Telecom launches Palm phone, MS launches PocketPC 2002

The convergence of handheld devices with cellphones continues apace this week as Microsoft announces the launch of its PocketPC 2002 operating system while across town Telecom is offering customers the new Kyocera 6035 which combines the new CDMA high-speed data network with a Palm operating system handheld.

The convergence of handheld devices with cellphones continued apace this week as Microsoft announced the launch of its PocketPC 2002 operating system, and across town Telecom was offering customers the new Kyocera 6035 which combines the new CDMA high-speed data network with a Palm operating system handheld.

Microsoft's latest version of the PocketPC includes a number of changes designed to make devices that run the system better at remotely connecting to corporate networks.

"We're really targeting the enterprise with this release," says Microsoft's Windows' marketing manager Jay Templeton.

There are 22 manufacturers licensing the OS including Compaq and Hewlett-Packard. Microsoft expects the devices to be used as a way of staying in touch with the corporate network from the field.

Compaq's iPaq makes use of a sleeve design that allows users to add GSM cellphone capability along with wireless PC cards or upcoming CDMA and GPRS cards to stay connected wherever they are. Consequently, Microsoft is improving its security with regard to things like stronger password protection and support for Virtual Private Network (VPN) access.

While Microsoft did demonstrate an all-in-one cellphone and handheld device, which is not yet available, Telecom will begin selling the Kyocera 6035 next week for $999 plus GST on a 24-month plan as part of its roll-out of CDMA.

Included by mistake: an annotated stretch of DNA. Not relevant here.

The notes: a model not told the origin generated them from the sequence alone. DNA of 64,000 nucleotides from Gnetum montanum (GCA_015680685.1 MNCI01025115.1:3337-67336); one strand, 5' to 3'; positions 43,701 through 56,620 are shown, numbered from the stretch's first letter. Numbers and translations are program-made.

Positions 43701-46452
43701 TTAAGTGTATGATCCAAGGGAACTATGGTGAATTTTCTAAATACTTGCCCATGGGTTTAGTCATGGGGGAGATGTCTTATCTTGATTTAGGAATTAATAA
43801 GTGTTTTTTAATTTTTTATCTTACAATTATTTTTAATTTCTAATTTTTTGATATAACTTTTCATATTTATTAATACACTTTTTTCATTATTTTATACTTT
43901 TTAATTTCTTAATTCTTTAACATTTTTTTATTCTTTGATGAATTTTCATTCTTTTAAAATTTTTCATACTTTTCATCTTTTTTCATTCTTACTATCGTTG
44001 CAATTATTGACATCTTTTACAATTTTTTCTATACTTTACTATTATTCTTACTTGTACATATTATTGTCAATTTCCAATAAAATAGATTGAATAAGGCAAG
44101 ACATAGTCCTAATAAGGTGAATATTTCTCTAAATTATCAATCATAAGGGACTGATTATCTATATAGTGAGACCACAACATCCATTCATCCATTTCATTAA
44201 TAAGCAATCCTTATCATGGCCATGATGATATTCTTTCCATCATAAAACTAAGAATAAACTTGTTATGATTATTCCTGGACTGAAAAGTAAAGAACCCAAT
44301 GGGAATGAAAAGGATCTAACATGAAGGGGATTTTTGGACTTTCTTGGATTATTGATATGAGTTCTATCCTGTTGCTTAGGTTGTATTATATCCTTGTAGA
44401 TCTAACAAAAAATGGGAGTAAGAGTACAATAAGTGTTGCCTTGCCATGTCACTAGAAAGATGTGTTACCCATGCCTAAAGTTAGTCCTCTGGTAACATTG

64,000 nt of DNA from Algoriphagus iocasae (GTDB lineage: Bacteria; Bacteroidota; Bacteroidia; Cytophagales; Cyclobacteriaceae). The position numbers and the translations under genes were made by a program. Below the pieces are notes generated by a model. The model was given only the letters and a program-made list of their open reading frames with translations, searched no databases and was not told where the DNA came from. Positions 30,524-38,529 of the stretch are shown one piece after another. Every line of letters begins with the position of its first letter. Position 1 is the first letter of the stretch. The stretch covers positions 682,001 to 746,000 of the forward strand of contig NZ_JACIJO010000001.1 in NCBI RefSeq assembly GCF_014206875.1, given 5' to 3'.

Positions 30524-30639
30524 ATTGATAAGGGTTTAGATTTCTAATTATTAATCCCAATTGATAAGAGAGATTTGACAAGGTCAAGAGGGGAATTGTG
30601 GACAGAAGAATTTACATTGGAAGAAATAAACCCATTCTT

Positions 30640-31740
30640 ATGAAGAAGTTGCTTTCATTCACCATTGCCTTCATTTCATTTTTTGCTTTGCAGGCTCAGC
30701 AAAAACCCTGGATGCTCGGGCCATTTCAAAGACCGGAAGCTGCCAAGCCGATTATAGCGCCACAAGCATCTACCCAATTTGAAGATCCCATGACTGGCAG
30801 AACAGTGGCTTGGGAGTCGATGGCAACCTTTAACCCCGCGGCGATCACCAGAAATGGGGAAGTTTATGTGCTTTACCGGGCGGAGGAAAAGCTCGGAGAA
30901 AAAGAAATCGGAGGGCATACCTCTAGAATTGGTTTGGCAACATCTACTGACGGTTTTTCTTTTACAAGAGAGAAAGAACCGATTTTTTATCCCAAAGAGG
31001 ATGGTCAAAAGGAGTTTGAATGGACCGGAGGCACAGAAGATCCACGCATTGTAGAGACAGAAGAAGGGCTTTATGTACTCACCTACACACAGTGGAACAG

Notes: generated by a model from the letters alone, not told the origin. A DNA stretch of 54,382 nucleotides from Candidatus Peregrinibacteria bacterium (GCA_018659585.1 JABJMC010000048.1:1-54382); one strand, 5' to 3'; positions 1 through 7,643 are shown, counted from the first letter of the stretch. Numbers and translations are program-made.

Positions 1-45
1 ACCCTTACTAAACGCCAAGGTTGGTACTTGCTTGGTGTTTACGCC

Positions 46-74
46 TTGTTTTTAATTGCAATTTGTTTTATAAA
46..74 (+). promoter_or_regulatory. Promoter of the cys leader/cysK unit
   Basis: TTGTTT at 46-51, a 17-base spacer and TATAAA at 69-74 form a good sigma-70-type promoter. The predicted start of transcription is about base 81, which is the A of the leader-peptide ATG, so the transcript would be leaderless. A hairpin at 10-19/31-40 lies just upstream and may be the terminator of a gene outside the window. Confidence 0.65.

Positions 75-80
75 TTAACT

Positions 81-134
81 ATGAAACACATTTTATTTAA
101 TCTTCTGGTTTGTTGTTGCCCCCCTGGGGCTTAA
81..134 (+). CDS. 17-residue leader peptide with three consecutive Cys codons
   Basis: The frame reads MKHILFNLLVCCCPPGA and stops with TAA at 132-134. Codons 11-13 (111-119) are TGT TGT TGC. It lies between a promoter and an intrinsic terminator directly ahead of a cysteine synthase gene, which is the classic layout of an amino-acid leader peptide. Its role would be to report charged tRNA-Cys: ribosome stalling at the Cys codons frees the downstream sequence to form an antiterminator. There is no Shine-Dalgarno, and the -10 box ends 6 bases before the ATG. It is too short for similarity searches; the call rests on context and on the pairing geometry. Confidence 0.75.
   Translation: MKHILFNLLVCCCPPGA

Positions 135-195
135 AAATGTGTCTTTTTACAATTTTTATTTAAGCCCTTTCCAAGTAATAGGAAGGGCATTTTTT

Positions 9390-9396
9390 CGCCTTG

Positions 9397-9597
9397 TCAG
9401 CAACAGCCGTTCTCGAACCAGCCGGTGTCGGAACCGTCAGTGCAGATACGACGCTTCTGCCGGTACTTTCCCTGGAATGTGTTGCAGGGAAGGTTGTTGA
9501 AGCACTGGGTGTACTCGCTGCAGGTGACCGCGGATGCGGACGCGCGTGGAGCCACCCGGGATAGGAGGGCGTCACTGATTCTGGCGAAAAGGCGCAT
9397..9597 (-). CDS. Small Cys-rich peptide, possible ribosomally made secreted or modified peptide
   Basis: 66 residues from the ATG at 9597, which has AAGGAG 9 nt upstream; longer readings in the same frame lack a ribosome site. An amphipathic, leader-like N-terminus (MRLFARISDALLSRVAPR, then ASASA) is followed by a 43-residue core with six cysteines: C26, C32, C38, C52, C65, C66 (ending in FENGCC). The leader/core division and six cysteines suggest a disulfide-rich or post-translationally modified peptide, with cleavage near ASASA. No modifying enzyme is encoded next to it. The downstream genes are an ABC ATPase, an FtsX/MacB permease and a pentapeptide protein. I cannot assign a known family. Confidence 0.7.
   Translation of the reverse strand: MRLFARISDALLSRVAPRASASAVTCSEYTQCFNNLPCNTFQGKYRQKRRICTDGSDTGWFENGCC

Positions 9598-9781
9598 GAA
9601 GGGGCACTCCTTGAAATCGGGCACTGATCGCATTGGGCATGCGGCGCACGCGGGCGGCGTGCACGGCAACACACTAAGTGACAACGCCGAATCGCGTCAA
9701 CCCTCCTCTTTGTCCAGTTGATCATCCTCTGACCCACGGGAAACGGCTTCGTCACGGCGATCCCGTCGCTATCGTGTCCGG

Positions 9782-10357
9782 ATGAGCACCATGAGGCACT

"We wanted to build a phone first and a handheld device second," says Kyocera Wireless vice president for marketing, Stanley Sheufler, who was in New Zealand for the launch.

Kyocera Wireless was formed 18 months ago when Kyocera bought the mobile phone arm of Qualcomm - the US-based company that originally created the CDMA standard.

"We went to Palm because they have such a huge piece of the market. Obviously we are assessing that and we've been to presentations from Microsoft and some of the other players as well."

Telecom will be pitching the phone at the corporate users and has had strong interest from government departments as well.

"Service engineers, sales people out on the road, that sort of thing," says Telecom spokesperson Linda Sanders.

Users who wish to take advantage of the higher speeds Telecom will introduce early next year with the upgrade to CDMA 1x won't be able to use the same phone however.

"It's a different chipset and so you'll have to upgrade then," says Sheufler.

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